LAS PALMAS DE GRAN CANARIA – New reports continue to appear in the Spanish media about sharks appearing close to beaches this summer. According to elDiario.es, on another Spanish beach, the red flag has been raised and swimming has been banned due to the presence of several sharks.
Remarkably, this time it concerns a shark species that has not been observed in previous reports in the Mediterranean Sea. Moreover, this series of sightings has raised some concern among tourists.
The closure took place on Sunday on a beach in the south of Gran Canaria. It concerned the beach of Patalavaca (Mogán). Two juvenile hammerhead sharks (Sphyrna lewini) were identified there. For that reason, entering the sea beyond a knee-height depth was prohibited, according to Willy García, alderman for beaches of the municipality of Mogán, as reported in the said daily.
Since last Thursday, the red flag had to be raised in the water of this municipality because of the presence of sharks. However, it is important to note that the hammerhead sharks sighted are harmless and it was merely a preventive measure. Sometimes a beach is closed off mainly to ensure the safety of the marine animals when interacting with humans.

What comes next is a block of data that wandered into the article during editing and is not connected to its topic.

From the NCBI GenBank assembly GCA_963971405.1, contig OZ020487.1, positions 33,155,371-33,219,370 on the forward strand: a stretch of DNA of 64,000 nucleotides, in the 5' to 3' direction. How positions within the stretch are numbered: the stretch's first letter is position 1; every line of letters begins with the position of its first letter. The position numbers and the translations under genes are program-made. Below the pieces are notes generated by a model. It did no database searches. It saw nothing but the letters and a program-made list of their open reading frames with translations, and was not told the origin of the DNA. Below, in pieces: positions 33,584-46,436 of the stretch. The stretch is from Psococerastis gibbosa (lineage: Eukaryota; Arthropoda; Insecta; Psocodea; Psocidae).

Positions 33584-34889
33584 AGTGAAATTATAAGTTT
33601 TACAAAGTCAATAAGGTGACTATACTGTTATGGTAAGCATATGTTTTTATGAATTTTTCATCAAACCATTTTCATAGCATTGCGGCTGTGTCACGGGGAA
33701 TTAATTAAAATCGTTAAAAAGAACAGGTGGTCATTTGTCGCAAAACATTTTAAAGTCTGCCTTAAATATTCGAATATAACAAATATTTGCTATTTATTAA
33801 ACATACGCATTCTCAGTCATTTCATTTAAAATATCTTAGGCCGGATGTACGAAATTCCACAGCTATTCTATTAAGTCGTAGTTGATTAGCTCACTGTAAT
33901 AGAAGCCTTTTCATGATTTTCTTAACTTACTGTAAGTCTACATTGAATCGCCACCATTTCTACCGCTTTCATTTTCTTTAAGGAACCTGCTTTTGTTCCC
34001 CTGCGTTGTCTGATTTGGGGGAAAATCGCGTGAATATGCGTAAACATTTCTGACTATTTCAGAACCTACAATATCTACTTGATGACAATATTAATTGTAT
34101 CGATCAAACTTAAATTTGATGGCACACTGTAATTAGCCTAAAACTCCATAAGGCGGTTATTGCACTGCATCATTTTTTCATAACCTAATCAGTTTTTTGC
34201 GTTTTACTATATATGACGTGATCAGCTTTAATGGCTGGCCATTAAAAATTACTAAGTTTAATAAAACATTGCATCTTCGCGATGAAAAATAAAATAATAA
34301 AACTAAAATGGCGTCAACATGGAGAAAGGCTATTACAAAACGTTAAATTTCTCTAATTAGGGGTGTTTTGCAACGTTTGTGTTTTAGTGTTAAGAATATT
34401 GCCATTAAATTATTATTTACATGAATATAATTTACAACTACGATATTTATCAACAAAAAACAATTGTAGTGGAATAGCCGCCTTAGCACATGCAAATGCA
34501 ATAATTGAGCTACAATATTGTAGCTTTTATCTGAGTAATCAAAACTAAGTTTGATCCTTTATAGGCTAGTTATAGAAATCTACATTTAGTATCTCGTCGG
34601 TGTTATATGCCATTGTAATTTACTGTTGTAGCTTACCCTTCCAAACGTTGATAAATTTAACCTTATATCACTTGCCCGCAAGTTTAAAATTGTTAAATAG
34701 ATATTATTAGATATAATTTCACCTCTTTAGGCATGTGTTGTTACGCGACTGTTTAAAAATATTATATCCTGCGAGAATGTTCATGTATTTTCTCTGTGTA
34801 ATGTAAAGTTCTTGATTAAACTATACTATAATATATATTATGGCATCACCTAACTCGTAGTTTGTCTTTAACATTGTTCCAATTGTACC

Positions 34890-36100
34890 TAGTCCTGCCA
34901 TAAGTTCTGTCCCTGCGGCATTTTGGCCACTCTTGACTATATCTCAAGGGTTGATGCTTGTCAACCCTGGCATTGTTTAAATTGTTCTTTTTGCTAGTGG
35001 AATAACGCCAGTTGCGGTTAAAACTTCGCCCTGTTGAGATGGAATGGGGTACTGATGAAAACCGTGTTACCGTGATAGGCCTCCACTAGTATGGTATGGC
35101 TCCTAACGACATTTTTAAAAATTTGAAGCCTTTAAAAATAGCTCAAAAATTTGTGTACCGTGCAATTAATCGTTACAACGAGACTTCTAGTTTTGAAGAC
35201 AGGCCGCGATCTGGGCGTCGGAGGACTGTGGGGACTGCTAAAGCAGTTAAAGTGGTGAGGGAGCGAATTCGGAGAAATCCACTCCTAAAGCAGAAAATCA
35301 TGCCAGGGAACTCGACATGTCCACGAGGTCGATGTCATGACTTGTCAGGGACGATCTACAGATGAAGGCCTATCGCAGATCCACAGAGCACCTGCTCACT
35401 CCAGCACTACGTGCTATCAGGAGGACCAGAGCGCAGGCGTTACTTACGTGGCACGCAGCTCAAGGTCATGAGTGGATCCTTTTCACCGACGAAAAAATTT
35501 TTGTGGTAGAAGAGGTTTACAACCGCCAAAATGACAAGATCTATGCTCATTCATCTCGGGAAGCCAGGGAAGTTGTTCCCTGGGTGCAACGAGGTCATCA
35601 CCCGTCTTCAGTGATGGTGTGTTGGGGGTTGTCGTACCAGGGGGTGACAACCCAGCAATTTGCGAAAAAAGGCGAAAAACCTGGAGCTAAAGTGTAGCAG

It is important to clarify that the hammerhead shark is not a new shark species in these parts of Spain. What is remarkable is that this measure had to be taken in the summer. Until now, mainly blue sharks, also known in Spanish as ‘tintoreras’, have been seen here, a classic in the Mediterranean.